Understanding Testicular Cancer: Types, Symptoms, Causes and Stages
Cancer occurs when the cells of a particular region(s) of the body start growing uncontrollably, potentially affecting any body part, including reproductive organs such as the testes. Understanding cancer in reproductive organs and its symptoms can help you in the early detection and treatment of the condition.
Testicular cancer is not a common form of cancer which can occur at almost any age and is most probable between the ages of 15 and 45 years. The formation of small bumps or a lump on the testicle is the first sign of this cancer, and it can often multiply and spread to other parts of the body.
Testicular cancer is one of the most treatable forms of cancer if detected at an early stage, even if it has spread to other parts of the body. Treatment options can vary between chemotherapy and surgery based on the type of testicular cancer and how far it has spread throughout the body.
Types of Testicular Cancer
Testicular cancer can be classified into different types as the testes are made up of various cells, and each cell can develop into one or more types of cancer. The type of cancer can be identified by examining the cancerous cells under a microscope.
Germ Cell Tumours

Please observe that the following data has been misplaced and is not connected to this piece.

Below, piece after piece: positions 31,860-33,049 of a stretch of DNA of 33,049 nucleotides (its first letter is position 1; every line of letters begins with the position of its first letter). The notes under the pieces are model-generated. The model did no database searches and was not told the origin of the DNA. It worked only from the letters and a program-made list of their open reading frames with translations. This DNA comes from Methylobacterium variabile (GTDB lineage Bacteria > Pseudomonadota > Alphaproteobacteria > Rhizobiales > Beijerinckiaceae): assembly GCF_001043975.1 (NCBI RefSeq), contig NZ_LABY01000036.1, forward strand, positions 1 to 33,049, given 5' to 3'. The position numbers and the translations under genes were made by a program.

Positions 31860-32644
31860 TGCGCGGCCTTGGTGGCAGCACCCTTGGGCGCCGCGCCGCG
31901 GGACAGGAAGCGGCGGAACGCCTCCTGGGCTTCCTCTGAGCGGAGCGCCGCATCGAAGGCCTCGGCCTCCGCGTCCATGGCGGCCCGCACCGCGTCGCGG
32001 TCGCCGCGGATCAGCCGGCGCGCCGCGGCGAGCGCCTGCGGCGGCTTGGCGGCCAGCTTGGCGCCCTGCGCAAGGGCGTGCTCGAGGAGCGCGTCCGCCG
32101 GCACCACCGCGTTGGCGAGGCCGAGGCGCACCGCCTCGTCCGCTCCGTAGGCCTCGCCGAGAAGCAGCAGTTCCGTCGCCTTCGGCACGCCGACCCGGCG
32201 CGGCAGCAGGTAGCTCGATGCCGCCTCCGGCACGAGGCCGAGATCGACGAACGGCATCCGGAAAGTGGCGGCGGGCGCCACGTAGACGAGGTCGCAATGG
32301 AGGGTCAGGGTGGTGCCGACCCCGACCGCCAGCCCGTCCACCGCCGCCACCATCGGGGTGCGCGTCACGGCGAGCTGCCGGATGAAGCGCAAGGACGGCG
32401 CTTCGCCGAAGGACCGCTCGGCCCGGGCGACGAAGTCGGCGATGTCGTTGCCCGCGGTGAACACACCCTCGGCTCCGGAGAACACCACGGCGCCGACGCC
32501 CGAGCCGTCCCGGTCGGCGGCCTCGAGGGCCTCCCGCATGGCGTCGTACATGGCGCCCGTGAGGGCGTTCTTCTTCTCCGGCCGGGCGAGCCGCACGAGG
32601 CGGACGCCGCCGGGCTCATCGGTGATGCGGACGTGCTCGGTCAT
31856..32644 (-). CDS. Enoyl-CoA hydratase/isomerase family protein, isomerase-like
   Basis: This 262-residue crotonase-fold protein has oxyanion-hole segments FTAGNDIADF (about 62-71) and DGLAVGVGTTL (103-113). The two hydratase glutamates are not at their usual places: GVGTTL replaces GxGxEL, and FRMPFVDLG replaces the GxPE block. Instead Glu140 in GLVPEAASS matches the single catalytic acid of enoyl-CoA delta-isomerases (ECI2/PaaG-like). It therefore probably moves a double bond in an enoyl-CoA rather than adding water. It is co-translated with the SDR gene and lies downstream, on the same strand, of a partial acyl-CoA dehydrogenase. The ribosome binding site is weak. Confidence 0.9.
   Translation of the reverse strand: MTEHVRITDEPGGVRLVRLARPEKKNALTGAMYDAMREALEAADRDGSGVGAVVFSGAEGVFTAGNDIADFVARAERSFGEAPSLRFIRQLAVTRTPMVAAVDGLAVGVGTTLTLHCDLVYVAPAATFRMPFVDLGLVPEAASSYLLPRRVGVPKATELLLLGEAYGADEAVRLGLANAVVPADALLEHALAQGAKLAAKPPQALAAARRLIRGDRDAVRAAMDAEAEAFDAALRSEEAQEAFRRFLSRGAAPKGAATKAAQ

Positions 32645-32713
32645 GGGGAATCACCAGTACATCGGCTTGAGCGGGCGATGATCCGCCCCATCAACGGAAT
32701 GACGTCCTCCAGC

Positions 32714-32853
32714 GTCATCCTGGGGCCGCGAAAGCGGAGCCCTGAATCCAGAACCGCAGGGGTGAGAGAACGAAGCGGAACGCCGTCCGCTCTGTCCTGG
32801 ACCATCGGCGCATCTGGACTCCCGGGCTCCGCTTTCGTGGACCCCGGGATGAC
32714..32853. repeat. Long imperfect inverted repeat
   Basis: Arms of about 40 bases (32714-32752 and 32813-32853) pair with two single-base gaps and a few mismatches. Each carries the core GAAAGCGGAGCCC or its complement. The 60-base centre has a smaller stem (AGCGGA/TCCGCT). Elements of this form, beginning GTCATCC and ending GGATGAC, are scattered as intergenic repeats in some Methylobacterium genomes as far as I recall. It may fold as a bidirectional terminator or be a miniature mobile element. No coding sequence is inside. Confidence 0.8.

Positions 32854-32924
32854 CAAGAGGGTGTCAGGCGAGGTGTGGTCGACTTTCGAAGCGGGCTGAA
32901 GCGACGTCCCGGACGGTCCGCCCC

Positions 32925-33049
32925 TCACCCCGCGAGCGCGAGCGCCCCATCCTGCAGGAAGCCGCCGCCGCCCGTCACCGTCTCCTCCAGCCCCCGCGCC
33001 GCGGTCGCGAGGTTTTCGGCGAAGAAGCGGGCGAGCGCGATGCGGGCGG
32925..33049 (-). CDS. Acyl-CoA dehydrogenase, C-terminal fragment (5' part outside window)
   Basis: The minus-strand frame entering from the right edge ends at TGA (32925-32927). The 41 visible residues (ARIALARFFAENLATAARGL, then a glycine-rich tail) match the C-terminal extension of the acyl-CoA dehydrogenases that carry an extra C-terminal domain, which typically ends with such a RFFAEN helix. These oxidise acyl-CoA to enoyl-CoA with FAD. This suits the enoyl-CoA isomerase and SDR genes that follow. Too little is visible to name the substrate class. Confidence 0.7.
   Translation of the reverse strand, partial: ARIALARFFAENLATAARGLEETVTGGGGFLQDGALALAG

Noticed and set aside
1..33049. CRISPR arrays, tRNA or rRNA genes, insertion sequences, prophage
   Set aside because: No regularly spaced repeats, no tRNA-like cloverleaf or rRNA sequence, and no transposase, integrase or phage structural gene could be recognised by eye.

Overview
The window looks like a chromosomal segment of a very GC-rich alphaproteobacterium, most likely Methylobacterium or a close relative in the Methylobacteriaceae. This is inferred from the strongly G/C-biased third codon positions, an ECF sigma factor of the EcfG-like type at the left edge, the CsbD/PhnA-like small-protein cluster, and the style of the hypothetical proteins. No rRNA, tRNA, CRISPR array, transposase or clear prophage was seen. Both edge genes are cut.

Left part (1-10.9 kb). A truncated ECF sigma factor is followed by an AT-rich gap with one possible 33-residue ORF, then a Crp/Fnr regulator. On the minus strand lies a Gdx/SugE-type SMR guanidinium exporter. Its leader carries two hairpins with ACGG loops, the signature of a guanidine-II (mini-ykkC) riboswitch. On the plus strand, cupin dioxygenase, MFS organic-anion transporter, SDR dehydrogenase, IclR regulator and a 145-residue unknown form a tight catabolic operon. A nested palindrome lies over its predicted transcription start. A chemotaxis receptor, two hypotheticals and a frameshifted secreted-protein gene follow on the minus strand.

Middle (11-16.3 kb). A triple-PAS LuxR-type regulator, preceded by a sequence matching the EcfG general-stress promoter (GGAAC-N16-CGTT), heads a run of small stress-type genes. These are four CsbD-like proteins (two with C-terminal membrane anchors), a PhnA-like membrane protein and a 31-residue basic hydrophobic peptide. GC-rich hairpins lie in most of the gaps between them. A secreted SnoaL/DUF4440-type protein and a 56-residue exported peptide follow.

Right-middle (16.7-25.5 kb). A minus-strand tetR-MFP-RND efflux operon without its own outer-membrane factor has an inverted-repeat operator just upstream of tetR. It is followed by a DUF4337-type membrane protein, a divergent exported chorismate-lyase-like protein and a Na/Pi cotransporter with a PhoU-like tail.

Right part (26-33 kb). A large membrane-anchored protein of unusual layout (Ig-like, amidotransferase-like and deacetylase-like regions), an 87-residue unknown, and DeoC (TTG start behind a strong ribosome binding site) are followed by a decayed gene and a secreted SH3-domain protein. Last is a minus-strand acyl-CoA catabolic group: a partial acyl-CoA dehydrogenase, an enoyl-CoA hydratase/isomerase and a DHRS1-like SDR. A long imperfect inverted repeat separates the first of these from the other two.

Over 90% of all kinds of testicular cancer begin in the germ cells. Male germ cells are responsible for producing sperm. Cancer that begins here can contain two types of cancerous cells: seminomas and non-seminomas. In some cases, both these kinds of cancerous cells occur equally in the testes. This kind of mixed cell cancer is treated as a non-seminoma because it spreads rapidly and grows like cancer containing only non-seminoma cells.
This type of cancer tends to grow slower than non-seminoma cancer. It can be further divided into the following types:
- Classical Seminomas: This type of cancer occurs in men between the ages of 25 and 45 years and accounts for over 95% of seminoma cancer.
- Spermatocytic Seminomas: This is a rare form of cancer in older men. It grows very slowly and does not tend to spread to other parts of the body.
Some types of seminomas can increase the levels of a protein called human chorionic gonadotropin (HCG) in the blood. These levels of HCG can be calculated with the help of a simple blood test such as the Testicular Marker Profile test. This test, along with other tests such as histopathological examination of testicular biopsy and IHC panels, can be used to diagnose this cancer and to check the progress of the therapy being used.
This type of germ cell tumour can be found in men aged between 15 and 35 years, and it is a fast-growing form of cancer. This tumour type is further divided into four types named after the type of germ cells forming the tumour.
- Embryonal carcinoma
- Yolk sac carcinoma
Other types of testicular cancers include the following:
- Carcinoma in situ of the testicles
- Stromal tumours
- Secondary testicular cancers.
How Common is Testicular Cancer?
Testicular cancer is a rare cancer that only affects about 1 in 250 individuals, and it is most common in males between the age of 15 and 35 years.